attenuation theory

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Any theory of attention according to which information that is not attended to is processed, though at a shallower level of processing than the information receiving attention. The mechanism that implements this process is called an attenuating filter. The theory was formulated in 1960 by the US-based English psychologist Anne (Marie) Treisman (born 1935). See also cocktail party phenomenon, filter theory, selective attention. Compare bottleneck theory. [From Latin attenuare to make thin or to weaken, from tenuis thin]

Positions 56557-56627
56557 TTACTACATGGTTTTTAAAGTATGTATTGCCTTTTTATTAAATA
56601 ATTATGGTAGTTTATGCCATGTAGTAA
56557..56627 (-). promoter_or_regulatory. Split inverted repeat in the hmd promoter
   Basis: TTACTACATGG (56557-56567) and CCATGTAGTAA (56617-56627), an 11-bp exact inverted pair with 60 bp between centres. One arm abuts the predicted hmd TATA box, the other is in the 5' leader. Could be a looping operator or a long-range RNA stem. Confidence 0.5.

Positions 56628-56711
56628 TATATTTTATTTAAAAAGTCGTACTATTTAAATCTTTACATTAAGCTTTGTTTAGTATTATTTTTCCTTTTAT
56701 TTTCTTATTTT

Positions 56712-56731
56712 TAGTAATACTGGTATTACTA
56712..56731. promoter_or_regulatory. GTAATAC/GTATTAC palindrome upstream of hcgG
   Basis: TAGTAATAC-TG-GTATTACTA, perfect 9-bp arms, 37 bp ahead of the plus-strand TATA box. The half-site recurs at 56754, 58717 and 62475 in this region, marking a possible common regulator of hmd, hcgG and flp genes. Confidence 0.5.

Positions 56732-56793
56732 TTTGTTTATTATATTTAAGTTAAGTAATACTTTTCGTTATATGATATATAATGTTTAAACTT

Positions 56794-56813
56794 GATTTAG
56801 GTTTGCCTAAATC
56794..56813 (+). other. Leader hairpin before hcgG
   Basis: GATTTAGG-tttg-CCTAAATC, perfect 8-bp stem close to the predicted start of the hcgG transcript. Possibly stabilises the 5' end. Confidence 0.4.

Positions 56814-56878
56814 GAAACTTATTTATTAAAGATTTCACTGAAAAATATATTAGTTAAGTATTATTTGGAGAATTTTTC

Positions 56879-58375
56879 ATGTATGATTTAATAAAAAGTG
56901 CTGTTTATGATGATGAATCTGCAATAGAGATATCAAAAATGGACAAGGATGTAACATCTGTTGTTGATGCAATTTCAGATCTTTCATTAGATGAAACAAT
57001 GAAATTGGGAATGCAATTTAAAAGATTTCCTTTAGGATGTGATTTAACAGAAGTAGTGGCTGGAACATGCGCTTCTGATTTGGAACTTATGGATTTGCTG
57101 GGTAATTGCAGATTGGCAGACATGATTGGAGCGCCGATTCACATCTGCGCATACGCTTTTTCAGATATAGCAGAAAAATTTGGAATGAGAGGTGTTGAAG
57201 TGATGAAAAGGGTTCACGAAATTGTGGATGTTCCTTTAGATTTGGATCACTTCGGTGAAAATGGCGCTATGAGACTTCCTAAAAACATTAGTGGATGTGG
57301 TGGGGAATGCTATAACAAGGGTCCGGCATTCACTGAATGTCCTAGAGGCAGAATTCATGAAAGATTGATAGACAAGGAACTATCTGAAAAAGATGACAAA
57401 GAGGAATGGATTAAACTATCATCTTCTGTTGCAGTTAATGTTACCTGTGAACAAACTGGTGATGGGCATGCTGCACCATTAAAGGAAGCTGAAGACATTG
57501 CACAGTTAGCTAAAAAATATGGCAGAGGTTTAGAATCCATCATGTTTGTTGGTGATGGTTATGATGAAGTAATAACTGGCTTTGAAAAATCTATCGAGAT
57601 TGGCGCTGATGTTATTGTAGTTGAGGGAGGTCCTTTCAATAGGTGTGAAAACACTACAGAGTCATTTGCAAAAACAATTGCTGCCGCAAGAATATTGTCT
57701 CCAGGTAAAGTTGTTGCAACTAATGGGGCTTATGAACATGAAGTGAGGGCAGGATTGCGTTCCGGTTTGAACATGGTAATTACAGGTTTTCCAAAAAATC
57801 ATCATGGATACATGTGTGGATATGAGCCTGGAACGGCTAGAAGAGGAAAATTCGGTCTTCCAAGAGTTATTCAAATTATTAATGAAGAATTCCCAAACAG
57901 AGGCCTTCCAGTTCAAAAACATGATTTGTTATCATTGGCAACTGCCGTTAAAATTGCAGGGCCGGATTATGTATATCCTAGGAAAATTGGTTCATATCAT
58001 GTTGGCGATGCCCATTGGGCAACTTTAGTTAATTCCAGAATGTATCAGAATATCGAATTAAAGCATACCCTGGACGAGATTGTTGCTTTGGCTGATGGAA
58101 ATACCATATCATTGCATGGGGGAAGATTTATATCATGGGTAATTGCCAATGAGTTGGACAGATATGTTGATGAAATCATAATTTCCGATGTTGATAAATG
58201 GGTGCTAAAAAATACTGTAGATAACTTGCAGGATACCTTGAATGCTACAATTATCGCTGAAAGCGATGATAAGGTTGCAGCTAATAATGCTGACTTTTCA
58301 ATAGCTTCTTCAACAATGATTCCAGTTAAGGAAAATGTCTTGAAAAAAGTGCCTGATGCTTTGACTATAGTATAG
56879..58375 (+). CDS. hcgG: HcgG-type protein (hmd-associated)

Subjects: Psychology.

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